ATP-dependent chromatin remodeling enzymes are highly abundant and play pivotal roles regulating DNA-dependent processes. The mechanisms by which they are targeted to specific loci have not been well understood on a genome-wide scale. Here we present evidence that a major targeting mechanism for the Isw2 chromatin remodeling enzyme to specific genomic loci is through sequence-specific transcription factor (TF)-dependent recruitment. Unexpectedly, Isw2 is recruited in a TF-dependent fashion to a large number of loci without TF binding sites. Using the 3C assay, we show that Isw2 can be targeted by Ume6- and TFIIB-dependent DNA looping. These results identify DNA looping as a previously unknown mechanism for the recruitment of a chromatin remodeling enzyme and defines a novel function for DNA looping. We also present evidence suggesting that Ume6-dependent DNA looping is involved in chromatin remodeling and transcriptional repression, revealing a mechanism by which the three-dimensional folding of chromatin affects DNA-dependent processes.
We recently reported that two homologous yeast proteins, Rai1 and Dxo1, function in a quality control mechanism to clear cells of incompletely 5′-end capped mRNAs. Here we report that their mammalian homolog, Dom3Z, possesses pyrophosphohydrolase, decapping and 5′-3′ exoribonuclease activities, and will be referred to as DXO. Surprisingly, we find that DXO preferentially degrades defectively capped pre-mRNAs in cells. Further studies show that incompletely capped pre-mRNAs are inefficiently spliced at all introns, in contrast to current understanding, and poorly cleaved for polyadenylation. Crystal structures of DXO in complex with substrate mimic and products at up to 1.5Å resolution provide elegant insights into the catalytic mechanism and molecular basis for its three apparently distinct activities. Our data reveal a pre-mRNA 5′-end capping quality control mechanism in mammalian cells, with DXO as the central player for this mechanism, and demonstrate an unexpected intimate link between proper 5′-end capping and subsequent pre-mRNA processing.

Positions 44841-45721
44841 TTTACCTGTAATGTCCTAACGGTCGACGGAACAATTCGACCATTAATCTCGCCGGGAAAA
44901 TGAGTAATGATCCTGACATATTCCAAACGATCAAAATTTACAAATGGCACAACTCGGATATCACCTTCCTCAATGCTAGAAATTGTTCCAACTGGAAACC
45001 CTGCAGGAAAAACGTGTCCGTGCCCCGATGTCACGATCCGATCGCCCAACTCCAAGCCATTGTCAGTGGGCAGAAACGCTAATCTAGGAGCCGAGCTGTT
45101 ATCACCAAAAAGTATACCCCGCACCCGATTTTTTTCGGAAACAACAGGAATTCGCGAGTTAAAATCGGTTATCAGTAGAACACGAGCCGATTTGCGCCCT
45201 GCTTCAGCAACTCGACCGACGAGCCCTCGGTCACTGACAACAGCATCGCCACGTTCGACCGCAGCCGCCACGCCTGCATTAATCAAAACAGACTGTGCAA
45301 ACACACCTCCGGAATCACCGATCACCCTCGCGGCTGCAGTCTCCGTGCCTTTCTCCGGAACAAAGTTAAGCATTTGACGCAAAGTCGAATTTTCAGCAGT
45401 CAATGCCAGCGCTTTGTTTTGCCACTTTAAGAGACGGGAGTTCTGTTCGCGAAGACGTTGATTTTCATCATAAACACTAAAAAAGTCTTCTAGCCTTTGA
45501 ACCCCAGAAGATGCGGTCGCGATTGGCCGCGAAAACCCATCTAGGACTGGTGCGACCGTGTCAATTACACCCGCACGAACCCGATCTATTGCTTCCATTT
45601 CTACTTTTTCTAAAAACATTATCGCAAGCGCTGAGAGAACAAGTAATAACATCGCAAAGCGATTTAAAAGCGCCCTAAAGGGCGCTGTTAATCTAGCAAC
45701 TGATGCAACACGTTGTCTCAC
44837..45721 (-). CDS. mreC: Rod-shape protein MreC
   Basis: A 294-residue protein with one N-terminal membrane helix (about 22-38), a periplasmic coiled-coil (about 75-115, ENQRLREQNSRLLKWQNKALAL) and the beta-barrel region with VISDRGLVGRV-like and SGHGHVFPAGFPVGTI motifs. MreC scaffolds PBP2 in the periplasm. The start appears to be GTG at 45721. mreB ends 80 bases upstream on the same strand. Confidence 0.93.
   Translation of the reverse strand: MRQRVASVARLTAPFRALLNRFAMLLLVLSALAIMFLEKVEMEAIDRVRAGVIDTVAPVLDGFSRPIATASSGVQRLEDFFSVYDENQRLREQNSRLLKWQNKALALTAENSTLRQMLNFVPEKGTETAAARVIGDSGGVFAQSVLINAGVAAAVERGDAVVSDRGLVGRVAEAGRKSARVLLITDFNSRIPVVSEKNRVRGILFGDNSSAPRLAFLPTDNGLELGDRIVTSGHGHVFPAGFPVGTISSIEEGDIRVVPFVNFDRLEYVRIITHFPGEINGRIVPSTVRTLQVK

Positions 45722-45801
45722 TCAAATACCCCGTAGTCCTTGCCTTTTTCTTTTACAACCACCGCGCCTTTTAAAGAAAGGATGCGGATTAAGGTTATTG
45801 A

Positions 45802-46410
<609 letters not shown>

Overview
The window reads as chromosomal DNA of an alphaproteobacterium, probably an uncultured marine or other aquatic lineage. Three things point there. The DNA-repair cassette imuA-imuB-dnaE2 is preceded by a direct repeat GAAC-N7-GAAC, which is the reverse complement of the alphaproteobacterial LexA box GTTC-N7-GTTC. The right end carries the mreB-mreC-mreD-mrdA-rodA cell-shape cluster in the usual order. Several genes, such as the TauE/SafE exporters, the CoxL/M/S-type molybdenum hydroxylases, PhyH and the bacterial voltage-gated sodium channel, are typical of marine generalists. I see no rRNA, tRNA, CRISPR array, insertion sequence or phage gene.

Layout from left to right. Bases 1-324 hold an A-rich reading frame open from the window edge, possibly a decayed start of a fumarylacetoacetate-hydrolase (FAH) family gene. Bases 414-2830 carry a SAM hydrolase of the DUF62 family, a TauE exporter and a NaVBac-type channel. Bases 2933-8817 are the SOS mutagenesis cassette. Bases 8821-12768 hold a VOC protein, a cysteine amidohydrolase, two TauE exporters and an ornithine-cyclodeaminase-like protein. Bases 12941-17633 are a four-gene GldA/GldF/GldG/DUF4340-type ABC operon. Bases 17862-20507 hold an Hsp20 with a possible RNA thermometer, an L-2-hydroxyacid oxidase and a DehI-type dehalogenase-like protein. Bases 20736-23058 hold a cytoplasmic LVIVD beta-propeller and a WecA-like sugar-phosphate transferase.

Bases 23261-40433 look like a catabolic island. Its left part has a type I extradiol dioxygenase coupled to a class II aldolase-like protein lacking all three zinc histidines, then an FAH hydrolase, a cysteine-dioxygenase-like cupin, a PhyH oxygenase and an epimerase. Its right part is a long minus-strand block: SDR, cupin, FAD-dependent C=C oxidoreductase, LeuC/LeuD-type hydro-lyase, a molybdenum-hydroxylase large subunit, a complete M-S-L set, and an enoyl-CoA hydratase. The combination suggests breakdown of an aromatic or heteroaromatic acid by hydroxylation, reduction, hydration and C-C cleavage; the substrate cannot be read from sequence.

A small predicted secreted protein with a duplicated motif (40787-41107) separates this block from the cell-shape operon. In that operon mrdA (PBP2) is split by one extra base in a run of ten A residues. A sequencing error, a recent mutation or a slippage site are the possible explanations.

pre-mRNA quality control; pre-mRNA decapping; 5′-3′ exoribonuclease
Toxin-antitoxin (TA) modules, composed of a toxic protein and a counteracting antitoxin, play important roles in bacterial physiology. We examined the experimental insertion of 1.5 million genes from 388 microbial genomes into an Escherichia coli host using over 8.5 million random clones. This revealed hundreds of genes (toxins) that could only be cloned when the neighboring gene (antitoxin) was present on the same clone. Clustering of these genes revealed novel TA families widespread in bacterial genomes, some of which deviate from the classical characteristics previously described for such modules. Introduction of these genes into E. coli validated that the toxin toxicity is mitigated by the antitoxin. Infection experiments with T7 phage showed that two of the new modules can provide resistance against phage. Moreover, our experiments revealed an 'anti-defense' protein in phage T7 that neutralizes phage resistance. Our results expose active fronts in the arms race between bacteria and phage.
In this issue of Molecular Cell, Jiao et al (2013) describe the mammalian enzyme DXO, which has pyrophosphohydrolase, decapping and 5′-3′ exoribonucease activity, and functions as an important checkpoint in co-transcriptional capping of RNA polymerase II (pol II) pre-mRNA transcripts.
The MRN (MRE11-RAD50-NBS1) complex has been implicated in many aspects of the DNA damage response. It has key roles in sensing and processing DNA double-strand breaks, as well as in activation of ATM (ataxia-telangiectasia mutated). We reveal a new function for MRN in ATR (ATM and RAD3-related) activation by using defined ATR-activating DNA structures in Xenopus egg extracts. Strikingly, we demonstrate that MRN is required to recruit TOPBP1 to an ATR-activating structure that contains a single-stranded DNA (ssDNA) and a double-stranded DNA (dsDNA) junction, and that this recruitment is necessary for phosphorylation of Chk1. We also show that the 911 (RAD9-RAD1-HUS1) complex is not required for TOPBP1 recruitment, but is essential for TOPBP1 function. Thus, whereas MRN is required for TOPBP1 recruitment at a ss/dsDNA junction, 911 is required for TOPBP1 “activation”. These findings provide new molecular insight into how ATR is activated.